You are a junior reporter on a busy local newspaper. Your editor has asked you to cover the suicide of a young man who lived in the town with his parents. You have been to their house but they would only speak to you through the door. It was clear they were not keen to be interviewed. Your editor is putting pressure on you to meet the copy deadline with something that will engage readers. What do you do?
Our research study published today in BMC Public Health describes the perspectives of bereaved relatives like those portrayed in this vignette, and provides examples of conflicts between their need for privacy and journalists’ need to do their job. Among the 140 suicide-bereaved relatives or friends who responded to our online survey, many described perceptions of journalists’ intrusive behavior, a failure to consult them appropriately, and inaccuracy in reporting. However, some individuals described the press coverage as an opportunity to raise awareness and prevent further suicides.
Samaritans has published media guidelines on how to safely report on suicide and additional guidance on working with bereaved families, to protect bereaved relatives from unnecessary distress, as well as protecting the public from the potential harms of irresponsible reporting. This is important because research shows that people bereaved by suicide are at greater risk of suicide themselves, and insensitive reporting can increase their distress. It is also important because irresponsible reporting is implicated in inducing further suicides. Supporting the media to report on suicide responsibly is a key feature of public health policy on suicide prevention.
Public health researchers recognize that journalists find themselves in a difficult position when expected to report on someone’s suicide, whether the deceased was in the public eye or otherwise. On reading our research findings Lorna Fraser, Samaritans’ Media Advice Service lead, commented:
“Reporting suicides can be one of the most challenging issues journalists face, where they must balance reporting a topic which is in the public interest, with avoiding any intrusion into the grief and shock of the bereaved loved ones left behind. It’s vitally important that journalists are aware of media guidelines and follow this best practice advice, due to the many sensitivities and risks surrounding this topic. We regularly hear from bereaved families with concerns about approaches from journalists and a lack of sensitivity with how their loved one’s death was reported. We ask journalists to bear in mind these are people who may be in shock and struggling to come to terms with their devastating loss. They may not even be aware that their relative’s death will be reported in the press. Many will consider this a personal issue and value the space to grieve in private. In addition to our media guidelines, Samaritans provides an advice service to media. Journalists can email us at: firstname.lastname@example.org.”
Sarah Bates, Executive Lead of the Support after Suicide Partnership added “Suicide is absolutely devastating, and insensitive reporting of suicide can have a hugely damaging impact on both people directly affected by the death being reported, as well as anyone who has had a similar experience in the past, sometimes going back many years. At the same time, the press face real challenges when reporting on suicide in the public interest. There is such a need for responsible, informed, and sensitive reporting, consistent with Samaritans media guidelines. Reporting must put the grieving family, friends, colleagues and professionals at the heart of every journalists’ approach. As Lorna mentions, journalists are often involved very soon after a death is reported, often before support services are able to establish a relationship with a grieving family. Therefore, the journalist may suggest that the family nominate a ‘spokesperson’ who can act as a bridge between the press and those most impacted – and have honest, open, and sensitive communication. We feel that some of the vital aspects to responsible reporting include not giving too much detail when mentioning method or location, avoiding unnecessary use of images and always making sure that readers are directed towards the support that is available.”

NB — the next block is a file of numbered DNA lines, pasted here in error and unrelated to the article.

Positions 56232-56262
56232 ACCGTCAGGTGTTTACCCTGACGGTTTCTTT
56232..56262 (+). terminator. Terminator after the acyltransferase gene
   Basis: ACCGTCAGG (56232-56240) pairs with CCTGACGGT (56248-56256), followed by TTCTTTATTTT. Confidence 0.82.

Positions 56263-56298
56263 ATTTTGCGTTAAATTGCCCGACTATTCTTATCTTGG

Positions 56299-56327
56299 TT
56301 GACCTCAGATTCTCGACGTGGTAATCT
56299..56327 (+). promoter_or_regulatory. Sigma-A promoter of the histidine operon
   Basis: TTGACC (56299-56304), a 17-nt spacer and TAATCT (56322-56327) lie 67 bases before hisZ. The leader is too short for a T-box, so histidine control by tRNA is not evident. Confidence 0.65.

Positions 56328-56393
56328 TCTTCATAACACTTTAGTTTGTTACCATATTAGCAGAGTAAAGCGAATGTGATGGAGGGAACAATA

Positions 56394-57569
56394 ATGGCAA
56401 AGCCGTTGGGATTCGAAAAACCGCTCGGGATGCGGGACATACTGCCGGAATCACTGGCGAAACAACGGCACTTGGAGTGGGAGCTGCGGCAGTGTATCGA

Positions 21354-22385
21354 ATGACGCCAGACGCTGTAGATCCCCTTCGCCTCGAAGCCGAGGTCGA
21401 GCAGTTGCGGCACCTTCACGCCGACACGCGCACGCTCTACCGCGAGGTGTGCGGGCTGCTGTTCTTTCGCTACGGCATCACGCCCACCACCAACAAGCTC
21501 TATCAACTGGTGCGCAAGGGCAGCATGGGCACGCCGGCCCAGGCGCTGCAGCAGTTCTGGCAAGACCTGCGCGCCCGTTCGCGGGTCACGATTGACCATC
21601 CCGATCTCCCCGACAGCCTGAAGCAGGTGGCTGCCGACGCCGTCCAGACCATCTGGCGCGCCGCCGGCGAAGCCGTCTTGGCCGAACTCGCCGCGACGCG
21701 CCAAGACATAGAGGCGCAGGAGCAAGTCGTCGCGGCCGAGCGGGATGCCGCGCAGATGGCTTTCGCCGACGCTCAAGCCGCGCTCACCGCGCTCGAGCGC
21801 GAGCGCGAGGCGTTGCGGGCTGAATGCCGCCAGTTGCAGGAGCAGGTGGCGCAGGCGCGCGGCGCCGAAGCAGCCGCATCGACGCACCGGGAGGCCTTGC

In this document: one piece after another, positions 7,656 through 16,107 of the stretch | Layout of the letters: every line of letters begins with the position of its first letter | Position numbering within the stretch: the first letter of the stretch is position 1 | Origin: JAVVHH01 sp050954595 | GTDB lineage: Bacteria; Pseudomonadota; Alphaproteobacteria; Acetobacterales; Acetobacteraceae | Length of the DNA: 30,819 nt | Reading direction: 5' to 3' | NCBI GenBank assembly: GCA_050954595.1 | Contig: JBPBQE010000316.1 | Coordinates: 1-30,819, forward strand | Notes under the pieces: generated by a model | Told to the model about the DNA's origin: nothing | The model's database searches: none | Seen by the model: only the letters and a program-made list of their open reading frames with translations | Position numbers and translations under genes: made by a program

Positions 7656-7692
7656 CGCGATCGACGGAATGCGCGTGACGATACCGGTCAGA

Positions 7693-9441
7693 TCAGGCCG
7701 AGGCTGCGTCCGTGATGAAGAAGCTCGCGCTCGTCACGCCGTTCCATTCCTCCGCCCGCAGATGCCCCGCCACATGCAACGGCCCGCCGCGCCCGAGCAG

Emma Bird, a journalist and blogger who has experienced suicide bereavement herself, commented: “I welcome this research. Having lost my brother to suicide, I am now an unquestionably better journalist than I was before he died. I have the qualities that good journalists are supposed to have: I’m a good listener, I’m empathetic and people confide in me. But even so, if I had known back then what I know now, I wouldn’t have made such a hash up of door knocks and inquests. I have no qualms about suicides being reported but this must be done in a way that is sensitive to the bereaved and with an awareness for what they are going through.”
A key message of our research is that if the right approach is taken, journalists can potentially collaborate with bereaved relatives to write a story that both respects the bounds of their privacy and avoids misrepresenting the deceased. Additionally, by providing information on how to contact appropriate local and national sources of support, a news article can encourage people experiencing emotional problems or suicidal thoughts to seek help. In this way, journalism can be used to positive ends, reducing the potential for distress to relatives and enhancing communication of suicide prevention messages.